• ‘I knew this book would be my last chance and admit that before I wrote it, and even in the early stages, there was a fair amount of despair. People, like I was, are intrigued by what they see or imagine on a travel route. I'm sure, too, that Rachel's weaknesses as an unusual and troubled person, can be identified with...' Paula Hawkins, author of The Girl on a Train, which shot to the top of the bestseller lists in the UK and US when it was published last year, provides this week's Comment.
  • ‘Novelists are often asked which of their characters is them, as if imagination has no part to play. Most of us will answer that characters develop out of the need of the story itself. So my Cassie and her murderous actions are necessary in The Taxidermist's Daughter for the plot to work. She's not me, any more than is Freddie in The Winter Ghosts or Alais in Labyrinth...' Our Comment this week is from Kate Mosse, author of The Taxidermist's Daughter and Labyrinth, in the Sunday Times.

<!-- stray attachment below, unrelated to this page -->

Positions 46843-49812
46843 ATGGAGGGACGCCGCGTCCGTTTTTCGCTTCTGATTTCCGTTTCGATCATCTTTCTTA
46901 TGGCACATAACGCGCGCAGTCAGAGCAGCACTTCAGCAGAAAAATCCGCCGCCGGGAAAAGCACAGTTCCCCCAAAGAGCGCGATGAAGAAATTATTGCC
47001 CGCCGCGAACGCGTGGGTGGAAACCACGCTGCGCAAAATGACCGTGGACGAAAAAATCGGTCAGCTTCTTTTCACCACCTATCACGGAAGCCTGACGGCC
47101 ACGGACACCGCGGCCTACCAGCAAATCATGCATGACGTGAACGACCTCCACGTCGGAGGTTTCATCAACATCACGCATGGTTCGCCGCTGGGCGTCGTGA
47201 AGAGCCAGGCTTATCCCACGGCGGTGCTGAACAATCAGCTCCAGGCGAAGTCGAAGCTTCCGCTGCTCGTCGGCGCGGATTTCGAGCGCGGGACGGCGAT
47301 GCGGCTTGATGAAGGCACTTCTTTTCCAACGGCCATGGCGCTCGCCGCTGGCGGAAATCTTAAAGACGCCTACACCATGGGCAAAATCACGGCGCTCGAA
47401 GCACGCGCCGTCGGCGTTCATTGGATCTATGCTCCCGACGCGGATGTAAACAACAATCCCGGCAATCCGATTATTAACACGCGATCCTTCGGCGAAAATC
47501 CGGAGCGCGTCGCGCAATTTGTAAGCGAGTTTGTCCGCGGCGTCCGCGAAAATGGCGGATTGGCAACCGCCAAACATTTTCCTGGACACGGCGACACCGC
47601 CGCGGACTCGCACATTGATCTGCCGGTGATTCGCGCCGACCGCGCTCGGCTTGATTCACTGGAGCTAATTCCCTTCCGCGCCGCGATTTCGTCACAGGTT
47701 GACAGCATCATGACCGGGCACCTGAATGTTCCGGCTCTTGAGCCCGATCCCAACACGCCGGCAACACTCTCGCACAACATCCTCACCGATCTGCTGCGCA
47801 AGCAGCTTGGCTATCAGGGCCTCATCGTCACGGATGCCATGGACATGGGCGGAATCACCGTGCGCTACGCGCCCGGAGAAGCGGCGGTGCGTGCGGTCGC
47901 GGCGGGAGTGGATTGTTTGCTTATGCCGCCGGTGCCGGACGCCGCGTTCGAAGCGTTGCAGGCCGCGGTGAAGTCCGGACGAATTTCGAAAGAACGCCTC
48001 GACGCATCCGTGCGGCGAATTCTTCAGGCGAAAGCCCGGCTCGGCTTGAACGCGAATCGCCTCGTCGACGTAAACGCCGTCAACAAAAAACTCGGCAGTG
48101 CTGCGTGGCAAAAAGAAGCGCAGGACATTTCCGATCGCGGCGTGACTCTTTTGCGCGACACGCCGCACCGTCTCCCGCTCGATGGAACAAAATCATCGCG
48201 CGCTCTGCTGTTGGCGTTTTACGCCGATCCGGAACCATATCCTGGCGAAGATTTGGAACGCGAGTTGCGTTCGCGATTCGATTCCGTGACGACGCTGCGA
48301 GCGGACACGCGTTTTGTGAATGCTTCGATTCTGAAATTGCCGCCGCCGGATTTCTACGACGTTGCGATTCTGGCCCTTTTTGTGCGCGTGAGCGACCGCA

• ‘As Taylor makes clear, over the past century the exigencies of making a living have never been enough to stop writers and commentators from debating, noisily and disputatiously, about the direction of literature, its distance from popular taste and which self-appointed minority is fit to interpret and pass judgement on it. These are questions that matter to Taylor too because the vibrancy of our literature, summed up in this wide-ranging, entertaining and thoughtful survey, is a marker of our wider cultural health... Our Comment is from Michael Prodger's review of D J Taylor's widely-praised The Prose Factory: Literary Life in Britain Since 1918 in The Times.